Blogging is Detrimental to Literature? Make Him Stop Saying That!

Just when you thought maybe, just maybe, the worst was over when it came to casually dismissive generalizations about blogging–you know, of the kind that used to get us all riled up way back in 2008, and that still irked us in 2010–we get this, from the editor of the TLS:

The rise of blogging has proved particularly worrying, [Stothard] says. “Eventually that will be to the detriment of literature. It will be bad for readers; as much as one would like to think that many bloggers [sic] opinions are as good as others. It just ain’t so. People will be encouraged to buy and read books that are no good, the good will be overwhelmed, and we’ll be worse off. There are some important issues here.”

Yes, that’s right: he’s worried that if readers stop tagging along after the “traditional, confident” critics who occupy the literary high ground, they will end up (lemmings that they are) following bloggers over the cliff into the slough of mediocrity, and then they will be worse off! He’s right: there are some important issues here. They just aren’t quite the ones he’s talking about…

Is there really no way we can put an end to this kind of pompous and insulting pronouncement? Can’t we flood the comments with links to book blogs that inspire and excite us as readers and do more than the TLS ever does to bring us to books we would otherwise not discover? Can’t we explain that the world of  “traditional, confident” criticism often seems hopelessly circular and self-referential–that it can only be good for literature to have a variety of voices and perspectives and tastes in play? Can’t we remind him that people have always bought books that others thought were “no good,” and that the process of sorting and judging is always a fraught one? Can’t we get across the basic point that blogging is a form that can hold as great a variety of content as a newspaper (imagine dismissing the TLS because of the existence of the Sun or the Mirror) and that the problem continues to be one of filtering–a problem the TLS could help with by actually reading a wide range of bloggers and encouraging (maybe even engaging with!) those that offer the most informed and provocative and original commentary? Can’t we … Oh, never mind. It’s hopeless.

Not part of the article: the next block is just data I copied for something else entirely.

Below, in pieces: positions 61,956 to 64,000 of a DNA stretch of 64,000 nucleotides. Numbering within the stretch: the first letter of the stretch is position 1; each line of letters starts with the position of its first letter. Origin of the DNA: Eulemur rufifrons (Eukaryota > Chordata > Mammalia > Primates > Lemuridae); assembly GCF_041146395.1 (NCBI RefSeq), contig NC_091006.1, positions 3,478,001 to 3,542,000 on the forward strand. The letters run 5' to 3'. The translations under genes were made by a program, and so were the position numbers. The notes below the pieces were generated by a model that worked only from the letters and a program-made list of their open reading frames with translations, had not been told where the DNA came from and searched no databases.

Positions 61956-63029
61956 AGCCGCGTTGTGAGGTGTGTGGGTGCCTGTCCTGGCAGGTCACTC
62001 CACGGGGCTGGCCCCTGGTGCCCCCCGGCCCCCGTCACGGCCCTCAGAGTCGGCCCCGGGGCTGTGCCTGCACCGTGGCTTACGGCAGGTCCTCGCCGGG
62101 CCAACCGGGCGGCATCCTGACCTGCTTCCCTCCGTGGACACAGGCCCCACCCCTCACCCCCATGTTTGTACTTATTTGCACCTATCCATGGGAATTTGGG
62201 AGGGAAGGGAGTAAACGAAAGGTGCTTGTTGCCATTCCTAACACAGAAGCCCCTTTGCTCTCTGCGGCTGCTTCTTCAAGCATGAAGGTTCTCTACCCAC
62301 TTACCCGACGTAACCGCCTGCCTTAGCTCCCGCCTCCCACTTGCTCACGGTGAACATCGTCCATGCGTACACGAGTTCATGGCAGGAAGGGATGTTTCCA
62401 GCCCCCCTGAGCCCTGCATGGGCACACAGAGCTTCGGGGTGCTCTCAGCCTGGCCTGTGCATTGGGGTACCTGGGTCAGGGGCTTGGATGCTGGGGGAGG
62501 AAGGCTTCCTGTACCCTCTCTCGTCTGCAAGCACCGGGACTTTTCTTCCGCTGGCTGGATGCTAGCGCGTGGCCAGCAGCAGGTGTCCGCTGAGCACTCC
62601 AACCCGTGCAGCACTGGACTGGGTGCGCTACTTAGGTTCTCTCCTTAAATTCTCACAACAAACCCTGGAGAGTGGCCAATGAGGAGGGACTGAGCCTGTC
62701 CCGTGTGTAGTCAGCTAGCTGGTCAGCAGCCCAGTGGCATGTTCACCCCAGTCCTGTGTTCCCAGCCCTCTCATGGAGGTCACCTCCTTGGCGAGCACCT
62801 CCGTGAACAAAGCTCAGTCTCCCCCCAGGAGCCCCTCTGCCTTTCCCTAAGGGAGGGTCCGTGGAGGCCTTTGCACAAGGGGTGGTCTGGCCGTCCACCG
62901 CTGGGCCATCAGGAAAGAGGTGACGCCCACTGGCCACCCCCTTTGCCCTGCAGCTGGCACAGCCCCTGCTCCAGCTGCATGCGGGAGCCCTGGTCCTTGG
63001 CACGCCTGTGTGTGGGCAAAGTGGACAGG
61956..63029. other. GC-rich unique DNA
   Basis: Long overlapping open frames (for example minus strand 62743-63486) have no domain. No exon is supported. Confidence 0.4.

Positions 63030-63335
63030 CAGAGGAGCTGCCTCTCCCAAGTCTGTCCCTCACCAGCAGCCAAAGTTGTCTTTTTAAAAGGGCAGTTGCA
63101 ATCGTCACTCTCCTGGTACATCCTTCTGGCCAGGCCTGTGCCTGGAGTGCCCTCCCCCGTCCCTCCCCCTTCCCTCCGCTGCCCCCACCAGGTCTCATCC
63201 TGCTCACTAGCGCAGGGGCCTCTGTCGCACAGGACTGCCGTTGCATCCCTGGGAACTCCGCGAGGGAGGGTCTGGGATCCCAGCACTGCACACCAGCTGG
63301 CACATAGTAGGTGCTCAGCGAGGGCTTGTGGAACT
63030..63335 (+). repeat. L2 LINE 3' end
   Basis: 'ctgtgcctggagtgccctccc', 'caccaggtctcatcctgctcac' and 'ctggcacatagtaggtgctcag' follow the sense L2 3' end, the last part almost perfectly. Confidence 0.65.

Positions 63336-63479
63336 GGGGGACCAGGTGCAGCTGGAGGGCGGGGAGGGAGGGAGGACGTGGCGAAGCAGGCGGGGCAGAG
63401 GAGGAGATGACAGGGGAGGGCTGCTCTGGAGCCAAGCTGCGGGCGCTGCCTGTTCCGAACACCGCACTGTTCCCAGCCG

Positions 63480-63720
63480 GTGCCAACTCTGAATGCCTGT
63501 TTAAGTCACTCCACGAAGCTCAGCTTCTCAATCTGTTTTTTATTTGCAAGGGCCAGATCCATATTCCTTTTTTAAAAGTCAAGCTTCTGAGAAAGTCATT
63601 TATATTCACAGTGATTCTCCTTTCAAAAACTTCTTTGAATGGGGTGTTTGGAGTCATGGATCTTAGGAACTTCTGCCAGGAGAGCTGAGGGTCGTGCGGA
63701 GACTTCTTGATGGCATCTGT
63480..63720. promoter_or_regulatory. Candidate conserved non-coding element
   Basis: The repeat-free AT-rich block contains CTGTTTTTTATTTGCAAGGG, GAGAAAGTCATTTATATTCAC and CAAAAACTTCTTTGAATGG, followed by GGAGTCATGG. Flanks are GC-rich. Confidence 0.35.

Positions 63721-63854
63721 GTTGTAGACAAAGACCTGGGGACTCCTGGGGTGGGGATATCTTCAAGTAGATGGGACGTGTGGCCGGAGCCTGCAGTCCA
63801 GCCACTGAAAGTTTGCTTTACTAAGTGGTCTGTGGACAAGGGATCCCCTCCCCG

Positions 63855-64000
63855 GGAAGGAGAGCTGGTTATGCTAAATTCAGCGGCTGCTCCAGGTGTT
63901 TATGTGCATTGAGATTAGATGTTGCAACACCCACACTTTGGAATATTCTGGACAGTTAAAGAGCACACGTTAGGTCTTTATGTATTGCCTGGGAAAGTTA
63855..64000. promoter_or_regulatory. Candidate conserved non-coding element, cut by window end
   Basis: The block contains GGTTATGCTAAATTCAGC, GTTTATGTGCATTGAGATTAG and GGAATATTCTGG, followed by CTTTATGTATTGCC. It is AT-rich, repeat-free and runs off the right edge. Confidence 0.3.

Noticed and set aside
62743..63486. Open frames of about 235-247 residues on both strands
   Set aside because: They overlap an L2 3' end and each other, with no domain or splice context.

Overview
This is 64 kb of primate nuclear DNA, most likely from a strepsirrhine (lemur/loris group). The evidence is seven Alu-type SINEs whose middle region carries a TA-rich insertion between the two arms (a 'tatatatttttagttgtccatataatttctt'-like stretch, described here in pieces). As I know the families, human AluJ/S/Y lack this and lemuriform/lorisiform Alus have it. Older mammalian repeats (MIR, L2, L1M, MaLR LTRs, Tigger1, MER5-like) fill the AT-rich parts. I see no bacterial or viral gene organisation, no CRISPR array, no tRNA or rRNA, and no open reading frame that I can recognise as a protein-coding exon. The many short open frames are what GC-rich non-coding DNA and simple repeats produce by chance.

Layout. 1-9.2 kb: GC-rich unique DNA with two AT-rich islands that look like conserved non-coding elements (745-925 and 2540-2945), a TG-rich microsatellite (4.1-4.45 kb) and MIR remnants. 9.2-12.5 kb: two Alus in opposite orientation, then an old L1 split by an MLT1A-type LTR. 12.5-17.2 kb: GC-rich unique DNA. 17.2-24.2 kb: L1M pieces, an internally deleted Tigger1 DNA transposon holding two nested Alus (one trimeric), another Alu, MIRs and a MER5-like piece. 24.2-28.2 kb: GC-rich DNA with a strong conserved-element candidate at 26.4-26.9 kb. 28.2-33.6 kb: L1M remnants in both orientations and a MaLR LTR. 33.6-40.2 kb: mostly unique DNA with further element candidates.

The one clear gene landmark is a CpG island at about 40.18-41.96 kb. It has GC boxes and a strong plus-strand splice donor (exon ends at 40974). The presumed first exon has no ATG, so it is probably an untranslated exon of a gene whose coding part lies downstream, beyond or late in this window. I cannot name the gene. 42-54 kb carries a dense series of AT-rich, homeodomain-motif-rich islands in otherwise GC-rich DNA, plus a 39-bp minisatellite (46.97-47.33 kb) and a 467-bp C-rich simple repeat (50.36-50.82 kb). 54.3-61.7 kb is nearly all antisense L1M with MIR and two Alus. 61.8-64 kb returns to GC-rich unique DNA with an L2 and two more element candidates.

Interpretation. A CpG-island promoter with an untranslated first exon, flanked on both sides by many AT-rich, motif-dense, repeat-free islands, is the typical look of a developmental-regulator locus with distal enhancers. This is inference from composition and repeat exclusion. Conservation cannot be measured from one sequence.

But actually, no it’s not. Here’s Daniel Mendelsohn,  in his recent ‘Critic’s Manifesto,’ discussing how the “the advent of the Internet [has] transformed our thinking about reviewing and criticism in particular”: “First, there has been the explosion of criticism and reviews by ordinary readers, in forums ranging from the simple rating (by means of stars, or whatever) of books on sites such as to serious longform review-essays by deeply committed lit bloggers.” It’s true he sees this in terms of “ordinary readers” finally going public, not as his having discovered critical peers online, but he certainly acknowledges that there’s more to blogging than seems to be dreamt of in Stothard’s philosophy: he even gives the impression that he might actually have read some book blogs (and not just those run under the aegis of “traditional, confident” publications). Mind you, Mendelsohn (surely someone whose opinion is worth something even to Stothard) has been making more carefully qualified statements like this for years: apparently Peter Stothard doesn’t listen to him either. So, maybe it is hopeless–for Sir Peter.